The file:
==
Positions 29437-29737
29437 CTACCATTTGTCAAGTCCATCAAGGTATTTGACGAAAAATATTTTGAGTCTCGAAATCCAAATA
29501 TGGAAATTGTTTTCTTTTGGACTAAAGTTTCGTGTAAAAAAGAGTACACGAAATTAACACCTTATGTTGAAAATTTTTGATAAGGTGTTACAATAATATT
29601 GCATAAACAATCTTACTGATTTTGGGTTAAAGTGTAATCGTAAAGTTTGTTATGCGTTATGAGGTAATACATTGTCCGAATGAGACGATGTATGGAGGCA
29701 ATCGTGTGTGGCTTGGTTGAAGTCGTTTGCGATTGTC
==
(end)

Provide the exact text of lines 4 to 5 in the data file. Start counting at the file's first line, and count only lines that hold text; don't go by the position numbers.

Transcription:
29601 GCATAAACAATCTTACTGATTTTGGGTTAAAGTGTAATCGTAAAGTTTGTTATGCGTTATGAGGTAATACATTGTCCGAATGAGACGATGTATGGAGGCA
29701 ATCGTGTGTGGCTTGGTTGAAGTCGTTTGCGATTGTC